Sexually transmissible infections (STIs), are infections that are transmitted through sexual contact. Sexual contact includes fucking, sucking, as well as touching, fingering or kissing/licking a cock, arse or vagina.
STIs can be caused by viruses (e.g., HIV, herpes, genital warts), bacteria (e.g., chlamydia, gonorrhoea), or parasites (e.g. crabs, scabies).
Some STIs show symptoms, but some do not—so if you are having sex, the only way of knowing whether you have an STI is by being tested regularly.
Most guys who have casual sex will usually get at least one STI over the course of their life. It’s nothing to be embarrassed or ashamed about—it’s just part of having an active sex life.
Condoms greatly reduce the risk of getting or passing on STIs, but they don’t eliminate the risk all together, as some STIs can be passed on even when a condom is used (e.g., crabs, HPV, herpes), or by oral sex (e.g. gonorrhoea, syphilis, herpes).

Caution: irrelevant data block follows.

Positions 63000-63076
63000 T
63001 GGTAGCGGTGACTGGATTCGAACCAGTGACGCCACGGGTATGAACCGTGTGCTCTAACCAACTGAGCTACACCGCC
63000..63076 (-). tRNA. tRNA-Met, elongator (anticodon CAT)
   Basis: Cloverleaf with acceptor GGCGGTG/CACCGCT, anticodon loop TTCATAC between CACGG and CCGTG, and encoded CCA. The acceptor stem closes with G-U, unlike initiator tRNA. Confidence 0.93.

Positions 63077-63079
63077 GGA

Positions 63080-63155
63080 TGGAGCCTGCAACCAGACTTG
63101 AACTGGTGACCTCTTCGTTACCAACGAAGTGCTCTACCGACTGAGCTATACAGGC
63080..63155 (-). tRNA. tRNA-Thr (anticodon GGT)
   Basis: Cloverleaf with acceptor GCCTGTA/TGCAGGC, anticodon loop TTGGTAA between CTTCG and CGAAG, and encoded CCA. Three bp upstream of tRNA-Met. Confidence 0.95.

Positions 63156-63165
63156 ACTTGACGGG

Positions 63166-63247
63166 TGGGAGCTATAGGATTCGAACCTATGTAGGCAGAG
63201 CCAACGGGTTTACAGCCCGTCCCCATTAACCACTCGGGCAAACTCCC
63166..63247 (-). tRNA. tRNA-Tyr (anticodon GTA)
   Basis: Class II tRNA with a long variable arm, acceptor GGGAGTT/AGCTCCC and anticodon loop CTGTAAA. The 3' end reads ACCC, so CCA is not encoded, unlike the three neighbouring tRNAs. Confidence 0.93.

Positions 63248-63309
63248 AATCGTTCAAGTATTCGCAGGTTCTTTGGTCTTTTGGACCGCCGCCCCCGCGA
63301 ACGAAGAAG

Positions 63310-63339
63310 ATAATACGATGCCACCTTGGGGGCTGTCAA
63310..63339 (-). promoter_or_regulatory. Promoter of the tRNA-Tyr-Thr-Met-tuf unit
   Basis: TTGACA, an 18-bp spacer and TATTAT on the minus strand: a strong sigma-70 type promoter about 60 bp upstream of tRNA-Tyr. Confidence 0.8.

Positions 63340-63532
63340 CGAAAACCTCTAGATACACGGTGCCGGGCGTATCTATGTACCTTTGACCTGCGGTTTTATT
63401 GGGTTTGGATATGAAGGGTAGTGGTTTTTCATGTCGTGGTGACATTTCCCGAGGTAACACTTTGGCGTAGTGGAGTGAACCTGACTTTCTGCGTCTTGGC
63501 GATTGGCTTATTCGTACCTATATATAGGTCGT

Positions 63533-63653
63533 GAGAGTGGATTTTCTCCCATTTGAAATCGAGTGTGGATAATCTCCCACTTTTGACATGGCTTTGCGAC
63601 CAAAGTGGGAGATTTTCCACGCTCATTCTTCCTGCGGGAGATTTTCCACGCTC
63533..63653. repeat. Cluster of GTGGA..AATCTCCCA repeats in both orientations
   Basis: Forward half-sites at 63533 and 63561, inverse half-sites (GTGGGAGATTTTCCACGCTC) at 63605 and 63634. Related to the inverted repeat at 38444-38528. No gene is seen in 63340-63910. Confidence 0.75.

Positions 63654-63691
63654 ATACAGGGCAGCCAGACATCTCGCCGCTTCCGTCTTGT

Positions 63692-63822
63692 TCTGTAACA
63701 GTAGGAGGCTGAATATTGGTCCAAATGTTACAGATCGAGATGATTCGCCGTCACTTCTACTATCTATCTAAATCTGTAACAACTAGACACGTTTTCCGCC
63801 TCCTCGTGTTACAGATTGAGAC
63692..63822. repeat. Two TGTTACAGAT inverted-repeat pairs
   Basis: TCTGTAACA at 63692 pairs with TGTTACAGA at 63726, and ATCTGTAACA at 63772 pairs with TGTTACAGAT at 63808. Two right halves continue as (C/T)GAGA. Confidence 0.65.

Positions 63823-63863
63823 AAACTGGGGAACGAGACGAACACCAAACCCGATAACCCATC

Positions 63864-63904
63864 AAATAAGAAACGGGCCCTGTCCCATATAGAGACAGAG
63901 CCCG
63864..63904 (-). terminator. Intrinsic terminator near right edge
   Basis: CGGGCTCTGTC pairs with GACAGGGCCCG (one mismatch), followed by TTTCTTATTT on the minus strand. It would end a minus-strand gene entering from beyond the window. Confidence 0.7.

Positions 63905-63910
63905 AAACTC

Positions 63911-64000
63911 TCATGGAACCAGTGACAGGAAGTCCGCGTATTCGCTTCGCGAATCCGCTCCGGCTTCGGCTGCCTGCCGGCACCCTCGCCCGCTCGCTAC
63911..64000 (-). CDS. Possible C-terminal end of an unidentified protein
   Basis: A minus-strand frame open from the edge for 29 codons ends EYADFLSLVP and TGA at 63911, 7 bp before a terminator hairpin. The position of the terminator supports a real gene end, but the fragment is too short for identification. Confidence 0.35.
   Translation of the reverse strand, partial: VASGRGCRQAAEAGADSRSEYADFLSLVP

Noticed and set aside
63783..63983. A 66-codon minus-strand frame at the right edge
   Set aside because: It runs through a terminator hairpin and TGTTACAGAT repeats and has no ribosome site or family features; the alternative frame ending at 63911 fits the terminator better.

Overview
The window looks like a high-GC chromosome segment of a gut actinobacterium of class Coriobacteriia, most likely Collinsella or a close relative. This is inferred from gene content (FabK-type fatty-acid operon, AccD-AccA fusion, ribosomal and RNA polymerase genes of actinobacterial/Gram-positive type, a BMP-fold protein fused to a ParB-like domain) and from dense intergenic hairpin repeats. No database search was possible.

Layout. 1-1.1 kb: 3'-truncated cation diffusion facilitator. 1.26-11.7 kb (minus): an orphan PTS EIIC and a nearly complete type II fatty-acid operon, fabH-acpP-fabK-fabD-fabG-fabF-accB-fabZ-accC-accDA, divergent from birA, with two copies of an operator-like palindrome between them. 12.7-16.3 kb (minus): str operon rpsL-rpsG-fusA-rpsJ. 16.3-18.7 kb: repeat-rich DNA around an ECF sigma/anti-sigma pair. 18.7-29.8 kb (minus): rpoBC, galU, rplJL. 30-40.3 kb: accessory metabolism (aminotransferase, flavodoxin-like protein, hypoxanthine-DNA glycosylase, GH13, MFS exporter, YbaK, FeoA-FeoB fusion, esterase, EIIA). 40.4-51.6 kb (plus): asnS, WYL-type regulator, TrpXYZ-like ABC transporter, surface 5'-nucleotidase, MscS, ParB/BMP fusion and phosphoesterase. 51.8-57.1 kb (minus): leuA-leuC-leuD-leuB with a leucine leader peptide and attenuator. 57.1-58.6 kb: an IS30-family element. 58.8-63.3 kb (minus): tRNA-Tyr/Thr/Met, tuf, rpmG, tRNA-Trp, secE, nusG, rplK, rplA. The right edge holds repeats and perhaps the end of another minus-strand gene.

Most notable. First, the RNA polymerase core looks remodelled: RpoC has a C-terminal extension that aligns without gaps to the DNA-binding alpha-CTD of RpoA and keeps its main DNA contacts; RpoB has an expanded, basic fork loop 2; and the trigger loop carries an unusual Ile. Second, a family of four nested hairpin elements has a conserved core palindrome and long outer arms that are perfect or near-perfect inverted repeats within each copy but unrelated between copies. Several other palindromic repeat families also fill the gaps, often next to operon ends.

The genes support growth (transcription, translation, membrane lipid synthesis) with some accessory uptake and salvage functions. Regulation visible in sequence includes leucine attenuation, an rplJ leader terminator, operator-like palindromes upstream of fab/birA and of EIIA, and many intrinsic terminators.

Regular sexual health testing is key for both individuals and the community as a whole in identifying, treating and ultimately reducing the incidence of STIs, so getting into the habit while you’re young of having sexual health checks every 3–6 months is a great way of keeping on top of things.
Telling past sexual partners that they may need to get a sexual health check can seem quite unnerving, but there are ways to do this anonymously if you need to, including asking your doctor or sexual health clinic to do it for you, and using websites like The Drama Downunder, where you can send an anonymous SMS or email to current and past sexual partners to let them know they may need a sexual health check.
HIV and STI testing services are quick, easy, non-judgemental and friendly, as they are increasingly run by community-based organisations, such as local AIDS council and LGBTI organisations who utilise gay and same sex attracted staff members and volunteers who understand the ins and outs of sex between guys.
Check out The Drama Downunder or the Time to Test websites to find your nearest sexual health clinic, or simply make an appointment with your GP to get a sexual health check. And for more information, check out the Testing page on this site.